This is the most important: “What do you want to achieve?” Listen carefully, take notes, and don’t be afraid of a little silence. The client’s initial answer will rarely include why that goal matters to her. Give her space to fill in the blanks.

As Sun Tzu wrote, “Be extremely subtle, even to the point of formlessness. Be extremely mysterious, even to the point of soundlessness.”

Check out the full story here: “How to Sell Personal Training in Five Steps.”

3. Sit up straight when you read this

Want to start a fight on social media?* Write an article about posture.

* This is a rhetorical question. We hope you have better things to do, like train clients.

At one extreme you have coaches who hunt for dysfunction like Elmer Fudd chasing wabbits. On the other, you have physical therapists who say there’s no point because posture isn’t actually linked to pain.

Chris Leib, DPT, offers some welcome middle ground in this guest post for Eric Cressey:

“Just because proper posture hasn’t been highly correlated with pain doesn’t mean it’s not important,” he writes.

That leads to his first and most important point: “Posture may not cause pain, but improving posture can help to decrease pain.”

The takeaway: The extreme positions people take on the subject of posture are “unnecessary and overblown,” Leib writes. “Any respectable strength and conditioning professional would agree that proper positioning and technique is vital when undertaking various movements in a strength and conditioning program. Why should the importance of positioning be any different in our movements throughout the day? … Posture should be viewed as a dynamic, ever-changing journey, not a fixed destination.”

4. Alway help. Never keep score.  - Jonathan Goodman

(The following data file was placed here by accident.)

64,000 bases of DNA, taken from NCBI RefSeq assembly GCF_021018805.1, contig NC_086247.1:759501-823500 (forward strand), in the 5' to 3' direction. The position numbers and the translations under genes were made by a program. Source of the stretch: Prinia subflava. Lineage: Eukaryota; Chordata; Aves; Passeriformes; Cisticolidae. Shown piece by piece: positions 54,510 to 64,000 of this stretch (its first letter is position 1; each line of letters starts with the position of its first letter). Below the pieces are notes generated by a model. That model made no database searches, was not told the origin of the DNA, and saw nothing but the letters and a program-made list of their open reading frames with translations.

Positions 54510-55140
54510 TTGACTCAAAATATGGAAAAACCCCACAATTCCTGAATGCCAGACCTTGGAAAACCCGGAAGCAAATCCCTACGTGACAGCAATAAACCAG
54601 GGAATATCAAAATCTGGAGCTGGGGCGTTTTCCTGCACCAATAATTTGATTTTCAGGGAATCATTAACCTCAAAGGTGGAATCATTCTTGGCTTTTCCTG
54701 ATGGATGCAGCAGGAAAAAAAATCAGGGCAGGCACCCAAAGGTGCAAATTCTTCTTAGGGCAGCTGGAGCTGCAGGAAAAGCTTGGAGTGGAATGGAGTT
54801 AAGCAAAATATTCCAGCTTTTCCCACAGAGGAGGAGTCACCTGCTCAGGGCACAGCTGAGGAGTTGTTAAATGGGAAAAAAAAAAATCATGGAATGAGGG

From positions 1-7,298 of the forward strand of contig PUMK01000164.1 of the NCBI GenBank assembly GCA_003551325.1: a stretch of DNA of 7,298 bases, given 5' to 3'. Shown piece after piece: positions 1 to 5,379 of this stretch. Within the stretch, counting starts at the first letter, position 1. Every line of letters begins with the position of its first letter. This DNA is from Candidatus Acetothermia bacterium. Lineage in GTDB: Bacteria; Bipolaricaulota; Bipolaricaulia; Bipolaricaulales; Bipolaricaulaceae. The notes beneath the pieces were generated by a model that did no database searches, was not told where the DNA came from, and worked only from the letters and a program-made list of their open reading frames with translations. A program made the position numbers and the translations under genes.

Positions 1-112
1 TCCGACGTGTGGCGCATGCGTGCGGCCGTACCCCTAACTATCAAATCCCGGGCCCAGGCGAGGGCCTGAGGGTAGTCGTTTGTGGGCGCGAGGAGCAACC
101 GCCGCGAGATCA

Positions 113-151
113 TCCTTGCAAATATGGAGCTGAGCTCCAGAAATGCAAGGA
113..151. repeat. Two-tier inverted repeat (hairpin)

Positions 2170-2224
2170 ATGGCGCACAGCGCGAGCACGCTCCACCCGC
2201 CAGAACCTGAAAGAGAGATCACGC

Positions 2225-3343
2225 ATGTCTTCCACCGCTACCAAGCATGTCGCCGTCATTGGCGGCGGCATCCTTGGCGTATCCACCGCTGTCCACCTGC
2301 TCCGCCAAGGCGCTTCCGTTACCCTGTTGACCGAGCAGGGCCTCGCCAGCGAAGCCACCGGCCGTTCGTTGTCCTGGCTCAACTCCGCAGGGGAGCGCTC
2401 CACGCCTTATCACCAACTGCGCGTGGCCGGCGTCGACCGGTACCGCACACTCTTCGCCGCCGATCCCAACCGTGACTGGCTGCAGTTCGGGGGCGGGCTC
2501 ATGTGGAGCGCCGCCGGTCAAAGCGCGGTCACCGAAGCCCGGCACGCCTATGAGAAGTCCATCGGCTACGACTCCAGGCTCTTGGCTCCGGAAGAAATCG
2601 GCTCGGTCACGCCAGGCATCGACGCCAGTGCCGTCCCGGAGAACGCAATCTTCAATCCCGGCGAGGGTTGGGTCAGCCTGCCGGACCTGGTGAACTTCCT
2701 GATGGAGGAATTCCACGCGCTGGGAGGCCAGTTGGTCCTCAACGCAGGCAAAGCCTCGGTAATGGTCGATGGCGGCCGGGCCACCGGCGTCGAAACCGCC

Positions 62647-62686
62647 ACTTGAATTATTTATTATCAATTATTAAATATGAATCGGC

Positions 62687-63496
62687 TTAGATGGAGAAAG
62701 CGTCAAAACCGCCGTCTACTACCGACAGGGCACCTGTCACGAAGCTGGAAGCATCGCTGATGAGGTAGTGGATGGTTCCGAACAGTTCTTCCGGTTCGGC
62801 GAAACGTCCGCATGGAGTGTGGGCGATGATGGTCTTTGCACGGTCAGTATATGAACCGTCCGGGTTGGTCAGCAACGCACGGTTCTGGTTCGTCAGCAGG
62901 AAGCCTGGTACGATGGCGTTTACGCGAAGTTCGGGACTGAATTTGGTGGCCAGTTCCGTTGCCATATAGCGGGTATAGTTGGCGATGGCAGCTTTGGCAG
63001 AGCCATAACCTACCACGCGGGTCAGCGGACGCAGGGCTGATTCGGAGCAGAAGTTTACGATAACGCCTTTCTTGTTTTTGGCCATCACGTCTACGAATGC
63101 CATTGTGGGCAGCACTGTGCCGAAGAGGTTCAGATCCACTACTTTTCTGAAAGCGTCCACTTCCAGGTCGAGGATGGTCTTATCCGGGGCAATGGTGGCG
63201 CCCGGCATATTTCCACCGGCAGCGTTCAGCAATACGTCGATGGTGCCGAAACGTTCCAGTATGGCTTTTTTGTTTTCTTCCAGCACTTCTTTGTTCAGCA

One morning in late June, I woke up to an email from the editor for one of the world’s largest fitness platforms.

I didn't ask for help, but he was offering it: a chance to contribute content, become a promotional partner, and share some exciting opportunities.

His email ended with this line: "I'll always remember how you helped me start online training four years ago. I still have some of those clients! The script you gave me was brilliant."

I don't remember helping him. But he remembers me helping him, and if this partnership works out, he’ll repay me many times over.

I’ve helped lots of people over the years. I’ll never hear from most of them, and that's fine. It’s how these things work. You don't keep score.

But that’s not the way most of us approach favors, whether they’re personal or professional.

It's natural to make a deal in your head. You think that, because you helped them, they owe you something, even though they were never made aware of the deal. When they don't keep their end of the bargain—and how could they, since it only existed in your imagination?—you hold them in contempt.

My advice: Always help, and never keep score.

You never know what the people you help will become, or whether they’ll acknowledge what you did for them. Those things are out of your hands. But if you can be a catalyst for change during somebody’s journey, you're already positioned well for success.

This morning I caught a lucky break not because I'm a lucky guy, but because I've spent thousands of hours over many years manufacturing my luck. One way I did it was by helping people with no consideration of whether I'd ever be repaid.

Don't make deals. Genuinely help people.

**Thanks for reading. What to do next**